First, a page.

For this event, the lovely folks at the Joan Ganz Cooney Center invited us in for some insight into their report The New Co-Viewing: designing for learning through joint media engagement. Our panelists included producer Heather Tilert, Assistant VP of Platform Innovations at Sesame Workshop Erica Branch-Ridley, Director of the Center of Children and Technology Shelley Pasnick, Director of Education and Research at Sesame Workshop Mindy Brooks and Dr. Lori Takeuchi Director of Research at the Joan Ganz Cooney Center. The whole shebang was moderated by madam president herself, Sarah Wallendjack.
Before we get into the new co-viewing, what the heck was the old co-viewing you ask? Well, it’s pretty much what it sounds like. Older research says that kids who watch TV with parents learn more when they watch together than they do on their own. Same with radio and books. The new co-viewing has been expanded to include video games and other joint media engagement, people interacting together with media including both playing and creating media together. Who knew that when my high school friends and I spent our weekends making up and shooting TV shows including “Deena the Chick Who Thinks She’s a Pirate” that we were participating in joint media engagement?
But I digress. My point is (that’s right, I had a point) since my tendency is toward rambling it may be best to check out the report at: www.joanganzcooneycenter.org/reports/ Ta-da! There is so much rich information in the report that we’d be here all day if I tried to sum it all up so go check it out for yourselves. Well, maybe not right now, finish reading my awesome blog entry first but then right after check it out.
After an overview of the report, the panelists were asked to introduce themselves and talk about how co-viewing impacts what they do and how they approach their shows. Sarah admitted that for the shows they make at Out of the Blue, the main focus is the kids. Of course one hopes that parents watch with their kids but since there is no control over whether or not the show is co-viewed, the shows have to stand alone, assuming that parents aren’t in the room. Heather mentioned that she always tries to make sure the shows are funny and have appealing music that parents would enjoy. It’s important to have something in there for the parents without leaving the kids behind, of course. Erica and Mindy spoke about a new intergenerational game they developed for the Electric Company called the electric racer game. The game is designed for two players and helps kids improve their reading skills. http://www.pbs.org/parents/electriccompany/electric-racer.html#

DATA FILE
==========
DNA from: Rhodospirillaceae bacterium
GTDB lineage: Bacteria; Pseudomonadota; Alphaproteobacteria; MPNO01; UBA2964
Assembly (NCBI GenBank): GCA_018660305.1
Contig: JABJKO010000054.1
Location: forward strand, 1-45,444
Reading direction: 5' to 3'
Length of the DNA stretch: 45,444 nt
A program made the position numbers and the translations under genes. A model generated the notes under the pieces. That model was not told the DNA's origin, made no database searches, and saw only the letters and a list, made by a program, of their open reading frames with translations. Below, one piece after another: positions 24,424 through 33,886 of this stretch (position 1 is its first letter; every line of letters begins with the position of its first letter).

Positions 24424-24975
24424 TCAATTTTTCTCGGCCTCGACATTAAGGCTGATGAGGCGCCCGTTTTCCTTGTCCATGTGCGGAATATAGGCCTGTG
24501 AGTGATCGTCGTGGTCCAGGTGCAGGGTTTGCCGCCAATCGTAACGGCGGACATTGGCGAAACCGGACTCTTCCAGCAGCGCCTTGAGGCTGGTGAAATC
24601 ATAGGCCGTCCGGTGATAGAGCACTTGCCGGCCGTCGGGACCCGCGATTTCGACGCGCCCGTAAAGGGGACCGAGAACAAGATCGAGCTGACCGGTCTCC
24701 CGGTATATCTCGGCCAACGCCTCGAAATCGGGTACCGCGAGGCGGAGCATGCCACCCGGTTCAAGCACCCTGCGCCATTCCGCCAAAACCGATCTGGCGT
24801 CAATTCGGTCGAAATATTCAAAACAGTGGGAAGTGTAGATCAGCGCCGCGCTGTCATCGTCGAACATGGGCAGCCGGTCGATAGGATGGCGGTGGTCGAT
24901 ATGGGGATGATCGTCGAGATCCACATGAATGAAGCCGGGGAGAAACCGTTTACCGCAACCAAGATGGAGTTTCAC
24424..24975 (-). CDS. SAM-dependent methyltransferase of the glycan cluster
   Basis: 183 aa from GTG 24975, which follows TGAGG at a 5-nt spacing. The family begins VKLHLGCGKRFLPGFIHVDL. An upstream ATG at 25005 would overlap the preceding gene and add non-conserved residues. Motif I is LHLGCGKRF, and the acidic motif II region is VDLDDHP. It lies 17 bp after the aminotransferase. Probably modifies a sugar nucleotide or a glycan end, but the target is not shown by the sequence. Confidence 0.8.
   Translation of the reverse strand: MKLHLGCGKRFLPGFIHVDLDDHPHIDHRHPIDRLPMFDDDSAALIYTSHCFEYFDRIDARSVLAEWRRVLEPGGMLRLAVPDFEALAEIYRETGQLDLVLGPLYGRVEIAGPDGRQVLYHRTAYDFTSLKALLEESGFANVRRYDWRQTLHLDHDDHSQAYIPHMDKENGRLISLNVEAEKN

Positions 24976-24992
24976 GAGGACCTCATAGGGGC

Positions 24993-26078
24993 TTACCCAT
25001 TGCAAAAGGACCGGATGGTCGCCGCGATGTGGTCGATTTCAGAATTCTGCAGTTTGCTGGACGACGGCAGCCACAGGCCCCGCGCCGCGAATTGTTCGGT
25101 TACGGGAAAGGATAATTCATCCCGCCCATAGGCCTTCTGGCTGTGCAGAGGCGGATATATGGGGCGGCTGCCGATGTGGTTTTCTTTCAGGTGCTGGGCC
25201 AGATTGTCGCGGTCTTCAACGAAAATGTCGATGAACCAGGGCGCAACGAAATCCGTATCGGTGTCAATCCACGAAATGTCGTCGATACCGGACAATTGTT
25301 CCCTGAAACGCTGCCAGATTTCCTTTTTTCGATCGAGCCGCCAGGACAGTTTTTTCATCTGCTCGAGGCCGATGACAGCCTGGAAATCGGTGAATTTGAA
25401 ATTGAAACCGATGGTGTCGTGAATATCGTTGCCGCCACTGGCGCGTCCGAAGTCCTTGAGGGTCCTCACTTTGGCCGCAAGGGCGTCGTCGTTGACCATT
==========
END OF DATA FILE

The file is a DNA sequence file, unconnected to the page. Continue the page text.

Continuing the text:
Darn it! I have been trying to play this game with my alter ego Miranda but apparently you really do need two players to play. Stupid imaginary friend and her stupid lack of driving skills (grumble grumble). Anyway, grab a person with a pulse and try it out! One player drives the car into words and the other play unscrambles the words that get unlocked. Unscrambling the words makes the car drive even faster! The game does a great job of making sure that parent and child are both busy so it’s not just a case of the parent telling the child what to do or the parent supervising the child as he/she plays. It truly is cooperative and as soon as I make some friends, I’m totally trying it out.
So what advice did our illustrious panel have for people who want to reach a co-viewing audience?
Research, research, research. Test things out with focus groups. Think about the nature of the platform you’re using and how you can pull in another person on a small screen. The electric racer game works well because one player uses the keyboard and the other uses the mouse. You could even do it on a laptop! Erica mentioned that when she talked to kids, she was surprised to learn how social seemingly antisocial media is. Kids don’t just want to watch a show, they want to play the show, too. Dear friends: When we watch a movie together and halfway through I predict the ending, I’m not being a jerk. I’m trying to engage you in a JME (joint media experience). You’re welcome.
Main takeaway: When designing games or shows to be co-viewed you still have to make sure your property is kid-driven, has multiple planes of engagement (you could talk about and play the show afterward or the app or the game, etc. – uh oh do I hear the Transmedium lurking around again?) and make sure your media is properly scaffolded to be entertaining to everyone who is watching/playing/creating.
Personal takeaway: Engaging in media, even watching TV, is not a passive pastime. It all depends on what you bring to the table and how you engage with the media itself and the people around you. (Dr. Who role playing game, here I come!)
Inappropriate takeaway: Never mind this writing nonsense, what I really need is to play more video games.
Now you are free to go read the report.